...random thoughts, opinions and secrets on children... aging... cooking... crafts... nature...divorce...second chances...
and whatever else I deem curious...
~Copyright 2017. Hootie~

Thursday, April 22, 2010

Hootie's SECRET Gino's East Style Pizza Dough Recipe

Well, It's happened again! I've been asked by several people for my "secret" Gino's East Pizza Dough recipe, so I figure it's time to share on-line! I am not one of those cooks who keeps their recipes close to their chest. I am always honored that others like what I make. I also figure that when someone tries to copy a recipe, they will appreciate what others make even more. Cooking requires practice!

Some history on this particular recipe is that a few years ago my family was in Chicago and we'd heard about Gino's East pizza. Being pizza lovers, we had to check it out. I fell in love with the dough and wanted to know how it was made. If you google Gino's Pizza Dough Recipe, you'll find a whole slew of others looking for this SECRET recipe too! There are many versions, and mine can be added to that collection, but after several attempts, and many, many taste-testing nights by my DH and kids, here's the recipe I settled on!
Enjoy! :)

Hootie's Gino's East Style Pizza Dough Recipe

1 C water
1 pkg yeast
1 TBS sugar
1/3 C oil (5% olive oil/95% corn oil)
1 tsp Cream of Tartar
3 C Bread Flour
2 TBS cornmeal
4-5 drops of yellow food coloring

I mix my dough in my bread machine.

1) by hand mix water, yeast and sugar and let sit for 15-20 minutes.
The water should be at about 115 degrees to activate the yeast.

2) next add the rest of the ingredients and let the bread machine do the work of kneading!

3) I usually let the dough rise in my bread machine too for several hours and then I turn it out onto my counter and roll to the right diameter.

It's always a good idea to let dough rest a bit once rolled too before adding sauce and toppings.

I bake my pizza in a 450 degree oven for about 20 minutes. Since I usually make two pizzas, I set one of my racks up high and the other really low and switch oven positions after the first 10 minutes.


Steph said...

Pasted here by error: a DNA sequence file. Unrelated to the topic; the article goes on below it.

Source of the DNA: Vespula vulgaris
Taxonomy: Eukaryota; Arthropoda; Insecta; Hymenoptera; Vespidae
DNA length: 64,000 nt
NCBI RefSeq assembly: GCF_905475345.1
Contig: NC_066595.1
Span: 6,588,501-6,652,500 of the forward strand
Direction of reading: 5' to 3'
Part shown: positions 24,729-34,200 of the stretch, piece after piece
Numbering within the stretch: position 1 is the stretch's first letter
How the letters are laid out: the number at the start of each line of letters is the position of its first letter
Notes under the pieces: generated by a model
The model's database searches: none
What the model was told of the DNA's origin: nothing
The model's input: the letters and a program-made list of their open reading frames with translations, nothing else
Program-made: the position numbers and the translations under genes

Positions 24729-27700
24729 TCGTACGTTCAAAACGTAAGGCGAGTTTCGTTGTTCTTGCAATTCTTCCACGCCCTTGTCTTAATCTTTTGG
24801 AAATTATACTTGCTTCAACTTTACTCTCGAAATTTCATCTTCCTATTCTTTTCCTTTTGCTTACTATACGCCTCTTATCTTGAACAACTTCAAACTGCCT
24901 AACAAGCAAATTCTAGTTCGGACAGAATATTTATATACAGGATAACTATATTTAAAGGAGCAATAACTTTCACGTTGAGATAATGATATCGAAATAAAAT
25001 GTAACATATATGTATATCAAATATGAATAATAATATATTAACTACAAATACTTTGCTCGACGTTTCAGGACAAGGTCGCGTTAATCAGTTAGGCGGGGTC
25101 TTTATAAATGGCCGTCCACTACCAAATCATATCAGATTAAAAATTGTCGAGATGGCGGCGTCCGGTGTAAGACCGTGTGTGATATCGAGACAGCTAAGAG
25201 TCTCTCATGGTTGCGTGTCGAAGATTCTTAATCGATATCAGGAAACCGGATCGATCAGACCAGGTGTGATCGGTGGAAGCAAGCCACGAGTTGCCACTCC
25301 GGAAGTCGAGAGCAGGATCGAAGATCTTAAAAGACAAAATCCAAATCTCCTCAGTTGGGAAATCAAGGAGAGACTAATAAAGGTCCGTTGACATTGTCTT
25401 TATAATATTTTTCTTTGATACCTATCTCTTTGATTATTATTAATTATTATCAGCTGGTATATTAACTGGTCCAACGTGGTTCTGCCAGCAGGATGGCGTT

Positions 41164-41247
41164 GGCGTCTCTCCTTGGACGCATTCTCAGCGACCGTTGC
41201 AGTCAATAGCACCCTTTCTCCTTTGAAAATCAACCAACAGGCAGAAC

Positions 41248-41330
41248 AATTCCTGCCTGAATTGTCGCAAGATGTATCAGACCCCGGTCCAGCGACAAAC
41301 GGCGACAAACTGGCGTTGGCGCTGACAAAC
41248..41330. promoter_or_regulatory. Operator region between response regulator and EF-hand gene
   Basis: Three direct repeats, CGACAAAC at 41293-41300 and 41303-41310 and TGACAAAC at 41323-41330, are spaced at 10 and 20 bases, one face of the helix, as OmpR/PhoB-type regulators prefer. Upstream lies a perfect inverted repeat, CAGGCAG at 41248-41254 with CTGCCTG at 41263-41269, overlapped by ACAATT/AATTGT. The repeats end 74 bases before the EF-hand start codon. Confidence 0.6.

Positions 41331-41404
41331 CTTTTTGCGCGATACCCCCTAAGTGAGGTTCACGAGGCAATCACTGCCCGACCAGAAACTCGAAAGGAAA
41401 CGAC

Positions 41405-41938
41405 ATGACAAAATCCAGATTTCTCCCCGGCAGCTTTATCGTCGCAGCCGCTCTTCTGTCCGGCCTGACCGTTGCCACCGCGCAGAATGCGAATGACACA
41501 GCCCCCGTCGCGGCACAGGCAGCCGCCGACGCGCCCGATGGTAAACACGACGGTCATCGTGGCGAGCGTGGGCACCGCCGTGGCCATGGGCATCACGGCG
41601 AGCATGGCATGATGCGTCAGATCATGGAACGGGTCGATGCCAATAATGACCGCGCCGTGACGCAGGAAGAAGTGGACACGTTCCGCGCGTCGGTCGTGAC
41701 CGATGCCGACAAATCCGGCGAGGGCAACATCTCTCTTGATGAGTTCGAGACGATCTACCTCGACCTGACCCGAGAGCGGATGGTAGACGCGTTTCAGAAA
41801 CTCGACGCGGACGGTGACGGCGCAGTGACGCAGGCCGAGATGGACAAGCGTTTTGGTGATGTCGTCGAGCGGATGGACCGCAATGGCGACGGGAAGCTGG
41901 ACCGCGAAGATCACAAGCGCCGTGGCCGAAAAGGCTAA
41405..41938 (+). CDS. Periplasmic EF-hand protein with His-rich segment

Thank you, thank you! We are on the lookout for the perfect pizza dough!

The Poplar Grove Schoolhouse said...

really?! Ginos? I am very interested in this. I'll let you know how mine turns out.


kariec said...

I googled Gino's and your site came up!

brian january said...

Not quite right. Chicago deep dish pizza depends on two things: lots of oil and a very short knead. A good ratio is 3 Tablespoons oil: 1 cup flour (bread flour has too much protein--use AP or even cake flour). Mix for 1 minute and knead for no more than 2.

There is no cornmeal in Chicago deep dish pizza crust--the yellow color comes from food coloring.

If you don't have cream of tarttar 9which isn't really necessary), just use a little splash of white vinegar--it's a similar acid that the yeast like.

Hootie said...


Is there a difference between Chicago Deep Dish and Gino's? I ask because in the Gino's I noticed it has a "gritty", like corn meal, feel to their crust when I ate it. Corn Meal certainly not a necessity for this recipe, but it does add texture which seems to be like Gino's.

I have another, traditional crust recipe I use that calls for AP flour. I find the Bread Flour allows the dough to have more "stretch" in it. The AP flour makes it less delicate. I like the bread flour for this recipe because it seems to me to make the crust have a lighter...meaning less heavy...taste to it. Less chewy in my opinion.

Thanks for your insight! I am always looking to tweek my recipes if needed. This time though, I'll be keeping my recipe as is, it still works for me. :)